Barcelona Passes 1-Year Ban on New Cannabis Clubs
July 21st, 2014
Categories : Blog
This brief respite from new 'reefer roosts' will give the council time to draw up plans for tighter regulations. These regulations will address key areas for example the ventilation systems in clubs, as well as ensuring that the clubs are a sufficient distance away from schools and health centres. Enlisting the help of medical and pharmaceutical experts, the council will aim to apply pressure upon clubs who are acting unscrupulously and against the law.
At present, there are 160 cannabis clubs operating in Barcelona's busy streets. The council sees the ban as not only necessary, but as a way of halting the proliferation of the clubs. Barcelona has been transformed into what many have dubbed 'Amsterdam of the south.' The city has also seen a boom in tourism, as holiday-makers go in search of legal highs - despite technically being of private members-only status. Opening a cannabis club in the Catalan capital is (or was) remarkably easy. The owner just has to register as an association, agree to various terms and pass this information on to the local authority then voila! With the council now flexing their mandatory muscles the days of the 'pop-up puff shop' are most certainly over. Exploited loopholes like the running as not profit organization to grow and commercialize marijuana will no doubt be closed as will black market cannabis deals.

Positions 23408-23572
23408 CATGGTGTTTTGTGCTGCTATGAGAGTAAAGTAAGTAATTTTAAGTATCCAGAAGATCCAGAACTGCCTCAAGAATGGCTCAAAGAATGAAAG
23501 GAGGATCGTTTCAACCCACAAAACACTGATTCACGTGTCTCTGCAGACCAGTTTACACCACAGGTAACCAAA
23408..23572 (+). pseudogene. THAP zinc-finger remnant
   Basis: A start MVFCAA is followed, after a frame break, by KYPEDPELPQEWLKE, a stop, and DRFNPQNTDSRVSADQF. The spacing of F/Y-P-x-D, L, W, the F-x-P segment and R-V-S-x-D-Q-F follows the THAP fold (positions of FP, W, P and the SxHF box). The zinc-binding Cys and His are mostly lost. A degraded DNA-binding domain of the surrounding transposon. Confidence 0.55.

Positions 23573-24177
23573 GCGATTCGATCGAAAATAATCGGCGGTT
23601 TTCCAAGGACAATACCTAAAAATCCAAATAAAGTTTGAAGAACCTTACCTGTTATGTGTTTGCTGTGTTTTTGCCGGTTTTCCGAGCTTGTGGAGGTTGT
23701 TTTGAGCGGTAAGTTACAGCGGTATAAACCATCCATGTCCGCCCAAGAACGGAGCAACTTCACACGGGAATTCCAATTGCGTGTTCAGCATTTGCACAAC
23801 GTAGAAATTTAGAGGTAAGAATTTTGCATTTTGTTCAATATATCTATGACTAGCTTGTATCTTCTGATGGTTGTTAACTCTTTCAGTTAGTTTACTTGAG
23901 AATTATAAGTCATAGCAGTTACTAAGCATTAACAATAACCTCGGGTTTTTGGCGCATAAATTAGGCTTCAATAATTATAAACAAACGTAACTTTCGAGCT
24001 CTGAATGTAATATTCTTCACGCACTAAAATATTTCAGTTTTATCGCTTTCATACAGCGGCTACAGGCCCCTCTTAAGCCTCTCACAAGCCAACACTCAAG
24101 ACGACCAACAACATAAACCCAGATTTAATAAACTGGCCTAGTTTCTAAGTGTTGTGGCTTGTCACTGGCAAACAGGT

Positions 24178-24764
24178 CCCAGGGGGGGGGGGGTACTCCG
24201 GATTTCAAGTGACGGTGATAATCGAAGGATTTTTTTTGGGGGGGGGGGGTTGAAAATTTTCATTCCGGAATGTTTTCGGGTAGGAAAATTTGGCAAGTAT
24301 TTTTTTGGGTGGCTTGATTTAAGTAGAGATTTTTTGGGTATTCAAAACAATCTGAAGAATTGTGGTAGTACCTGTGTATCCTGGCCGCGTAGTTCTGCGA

These misdemeanors have prompted the city council to act, despite traditionally tolerating the clubs who stayed in line. Police so far (according to a Bloomberg article) 'have already shut down at least four Barcelona clubs for alleged violations that include sales to minors, drug trafficking and hawking of membership to passersby.' Barcelona's deputy major Joaquim Forn (very much reinforcing the police's direct manner) said "We cannot allow there to be those who, in the guise of businesses, threaten the coexistence, health and wellbeing of the people." He also went on to express his and the government's shared concern for the health of people choosing to partake in such activities - emphasising "the effect of drugs on young people". Patricia Amiguet of the Federation of Associations of Catalonian Cannabis users aired her opinion saying “We need regulation, the proliferation of clubs is really corrupting the system. People have seen a way of making money."
However with the pressure well and truly on, the future of cannabis smoking associations hangs squarely in the balance. Tougher rules and regulations could spell the end for more establishments before they've even had the chance to open.